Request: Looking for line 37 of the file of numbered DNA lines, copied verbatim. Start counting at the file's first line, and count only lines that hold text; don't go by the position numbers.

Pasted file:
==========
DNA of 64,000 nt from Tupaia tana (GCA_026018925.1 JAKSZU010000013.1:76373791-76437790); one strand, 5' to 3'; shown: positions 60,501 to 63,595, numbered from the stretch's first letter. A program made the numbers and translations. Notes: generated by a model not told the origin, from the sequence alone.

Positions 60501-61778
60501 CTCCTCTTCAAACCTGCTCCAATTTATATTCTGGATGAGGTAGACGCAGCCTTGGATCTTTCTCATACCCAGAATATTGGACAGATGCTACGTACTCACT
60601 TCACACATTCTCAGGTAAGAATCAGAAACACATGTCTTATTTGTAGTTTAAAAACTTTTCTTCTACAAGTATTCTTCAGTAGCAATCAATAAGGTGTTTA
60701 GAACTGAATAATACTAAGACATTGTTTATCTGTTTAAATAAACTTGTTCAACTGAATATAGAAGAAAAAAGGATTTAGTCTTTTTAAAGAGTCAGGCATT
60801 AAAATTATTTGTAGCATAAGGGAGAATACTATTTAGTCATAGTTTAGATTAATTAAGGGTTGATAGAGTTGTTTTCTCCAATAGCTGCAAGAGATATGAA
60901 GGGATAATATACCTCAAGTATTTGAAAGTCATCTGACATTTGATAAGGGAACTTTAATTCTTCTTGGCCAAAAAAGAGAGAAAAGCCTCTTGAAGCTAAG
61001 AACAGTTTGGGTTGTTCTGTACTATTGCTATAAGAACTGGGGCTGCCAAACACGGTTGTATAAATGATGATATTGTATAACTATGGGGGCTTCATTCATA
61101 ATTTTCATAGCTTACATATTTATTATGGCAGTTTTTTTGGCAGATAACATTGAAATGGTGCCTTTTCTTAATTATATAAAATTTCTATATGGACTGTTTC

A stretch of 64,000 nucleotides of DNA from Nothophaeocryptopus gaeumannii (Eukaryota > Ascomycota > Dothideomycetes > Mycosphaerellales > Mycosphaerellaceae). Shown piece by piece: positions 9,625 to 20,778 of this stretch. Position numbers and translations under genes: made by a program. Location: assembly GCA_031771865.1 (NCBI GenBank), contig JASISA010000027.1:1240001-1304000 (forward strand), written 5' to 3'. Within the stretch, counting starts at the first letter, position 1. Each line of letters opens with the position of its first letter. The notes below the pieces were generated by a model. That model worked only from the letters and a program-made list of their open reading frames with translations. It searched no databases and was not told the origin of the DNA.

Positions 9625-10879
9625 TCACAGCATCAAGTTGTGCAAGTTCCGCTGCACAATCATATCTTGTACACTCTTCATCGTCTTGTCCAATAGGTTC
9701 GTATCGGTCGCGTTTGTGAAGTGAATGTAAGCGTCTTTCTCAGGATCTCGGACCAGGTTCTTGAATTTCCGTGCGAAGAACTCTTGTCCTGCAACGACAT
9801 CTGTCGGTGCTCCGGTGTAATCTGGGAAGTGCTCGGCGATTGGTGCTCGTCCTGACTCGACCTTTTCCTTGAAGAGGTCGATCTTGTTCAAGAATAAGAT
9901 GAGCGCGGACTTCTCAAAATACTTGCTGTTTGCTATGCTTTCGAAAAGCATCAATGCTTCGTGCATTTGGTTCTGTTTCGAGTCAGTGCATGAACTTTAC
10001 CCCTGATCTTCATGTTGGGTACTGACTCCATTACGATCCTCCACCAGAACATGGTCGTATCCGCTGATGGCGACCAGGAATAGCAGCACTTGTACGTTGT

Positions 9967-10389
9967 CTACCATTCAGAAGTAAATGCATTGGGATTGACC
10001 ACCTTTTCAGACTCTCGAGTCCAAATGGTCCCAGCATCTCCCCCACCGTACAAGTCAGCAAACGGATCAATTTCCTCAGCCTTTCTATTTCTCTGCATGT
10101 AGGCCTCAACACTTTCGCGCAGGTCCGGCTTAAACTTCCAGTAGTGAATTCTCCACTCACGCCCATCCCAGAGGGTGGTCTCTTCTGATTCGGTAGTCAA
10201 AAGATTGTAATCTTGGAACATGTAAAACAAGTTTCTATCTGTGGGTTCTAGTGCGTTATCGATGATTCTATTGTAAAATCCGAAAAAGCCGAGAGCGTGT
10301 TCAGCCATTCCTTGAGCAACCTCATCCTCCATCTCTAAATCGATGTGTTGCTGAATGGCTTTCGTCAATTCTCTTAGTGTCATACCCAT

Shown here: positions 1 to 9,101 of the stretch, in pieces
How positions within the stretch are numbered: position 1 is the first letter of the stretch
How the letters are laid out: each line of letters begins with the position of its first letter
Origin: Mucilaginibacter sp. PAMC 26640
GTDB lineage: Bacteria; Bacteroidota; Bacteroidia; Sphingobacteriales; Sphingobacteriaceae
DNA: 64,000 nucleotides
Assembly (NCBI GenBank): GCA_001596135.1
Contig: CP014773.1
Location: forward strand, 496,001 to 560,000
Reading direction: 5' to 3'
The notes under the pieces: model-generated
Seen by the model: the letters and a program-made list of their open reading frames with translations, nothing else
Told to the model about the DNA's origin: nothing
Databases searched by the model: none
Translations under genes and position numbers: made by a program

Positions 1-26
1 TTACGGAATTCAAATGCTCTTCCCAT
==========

Translations under genes and position numbers: made by a program